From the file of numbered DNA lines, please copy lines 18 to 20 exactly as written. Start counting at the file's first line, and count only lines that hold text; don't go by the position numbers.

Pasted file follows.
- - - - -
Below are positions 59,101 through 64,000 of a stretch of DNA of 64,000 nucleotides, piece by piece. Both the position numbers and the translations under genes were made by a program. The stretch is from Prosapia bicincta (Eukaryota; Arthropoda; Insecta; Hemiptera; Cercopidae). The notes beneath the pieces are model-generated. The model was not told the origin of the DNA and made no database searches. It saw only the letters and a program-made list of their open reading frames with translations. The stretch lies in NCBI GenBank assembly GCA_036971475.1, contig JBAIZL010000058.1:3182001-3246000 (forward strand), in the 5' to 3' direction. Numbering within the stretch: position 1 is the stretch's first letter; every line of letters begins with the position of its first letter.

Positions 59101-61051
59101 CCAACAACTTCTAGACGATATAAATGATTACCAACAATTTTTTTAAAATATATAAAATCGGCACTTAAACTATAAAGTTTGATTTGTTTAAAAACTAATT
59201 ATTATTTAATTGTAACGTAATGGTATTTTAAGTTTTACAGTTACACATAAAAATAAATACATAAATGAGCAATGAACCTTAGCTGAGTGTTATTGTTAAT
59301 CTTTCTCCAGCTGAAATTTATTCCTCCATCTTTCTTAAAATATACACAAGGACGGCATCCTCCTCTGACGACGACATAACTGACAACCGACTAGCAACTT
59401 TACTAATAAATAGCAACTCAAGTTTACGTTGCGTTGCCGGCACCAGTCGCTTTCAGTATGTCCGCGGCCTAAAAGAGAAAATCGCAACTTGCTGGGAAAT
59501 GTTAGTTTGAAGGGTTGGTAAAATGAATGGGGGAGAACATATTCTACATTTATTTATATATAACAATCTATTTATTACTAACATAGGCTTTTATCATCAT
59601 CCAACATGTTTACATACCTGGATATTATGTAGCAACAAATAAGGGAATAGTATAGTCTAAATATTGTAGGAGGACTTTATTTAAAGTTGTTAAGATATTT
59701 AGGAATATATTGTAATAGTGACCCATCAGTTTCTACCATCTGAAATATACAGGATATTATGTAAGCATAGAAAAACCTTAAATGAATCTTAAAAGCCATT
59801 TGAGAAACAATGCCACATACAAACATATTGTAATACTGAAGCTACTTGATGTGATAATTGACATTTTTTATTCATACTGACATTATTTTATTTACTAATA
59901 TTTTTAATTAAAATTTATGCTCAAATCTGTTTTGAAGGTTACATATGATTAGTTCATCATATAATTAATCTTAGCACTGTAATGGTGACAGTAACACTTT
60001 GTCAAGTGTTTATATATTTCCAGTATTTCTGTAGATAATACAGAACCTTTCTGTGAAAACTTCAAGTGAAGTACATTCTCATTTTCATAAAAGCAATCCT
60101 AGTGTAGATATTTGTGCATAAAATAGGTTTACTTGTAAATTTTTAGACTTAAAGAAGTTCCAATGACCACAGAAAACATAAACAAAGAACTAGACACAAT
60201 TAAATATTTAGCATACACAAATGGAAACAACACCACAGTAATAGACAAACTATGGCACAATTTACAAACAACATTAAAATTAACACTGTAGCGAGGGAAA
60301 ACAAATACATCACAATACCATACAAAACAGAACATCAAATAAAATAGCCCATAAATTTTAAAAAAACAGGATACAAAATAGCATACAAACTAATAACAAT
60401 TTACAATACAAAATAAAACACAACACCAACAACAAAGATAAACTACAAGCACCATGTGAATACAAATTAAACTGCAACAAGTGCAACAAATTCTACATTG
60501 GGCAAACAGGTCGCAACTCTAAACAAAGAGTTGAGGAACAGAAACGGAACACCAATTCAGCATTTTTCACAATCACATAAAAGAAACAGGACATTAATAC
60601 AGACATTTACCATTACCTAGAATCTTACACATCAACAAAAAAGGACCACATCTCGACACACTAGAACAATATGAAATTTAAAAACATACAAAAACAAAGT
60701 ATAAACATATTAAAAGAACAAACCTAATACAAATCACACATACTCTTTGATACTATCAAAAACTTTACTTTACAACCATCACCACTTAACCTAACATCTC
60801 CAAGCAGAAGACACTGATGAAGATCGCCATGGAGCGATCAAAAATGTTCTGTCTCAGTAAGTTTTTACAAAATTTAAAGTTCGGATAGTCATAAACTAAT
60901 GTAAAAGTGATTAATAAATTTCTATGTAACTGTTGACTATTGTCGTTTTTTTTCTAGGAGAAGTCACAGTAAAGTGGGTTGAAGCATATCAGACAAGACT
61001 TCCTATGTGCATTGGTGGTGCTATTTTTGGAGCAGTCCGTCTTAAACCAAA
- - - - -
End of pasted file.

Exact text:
60601 AGACATTTACCATTACCTAGAATCTTACACATCAACAAAAAAGGACCACATCTCGACACACTAGAACAATATGAAATTTAAAAACATACAAAAACAAAGT
60701 ATAAACATATTAAAAGAACAAACCTAATACAAATCACACATACTCTTTGATACTATCAAAAACTTTACTTTACAACCATCACCACTTAACCTAACATCTC
60801 CAAGCAGAAGACACTGATGAAGATCGCCATGGAGCGATCAAAAATGTTCTGTCTCAGTAAGTTTTTACAAAATTTAAAGTTCGGATAGTCATAAACTAAT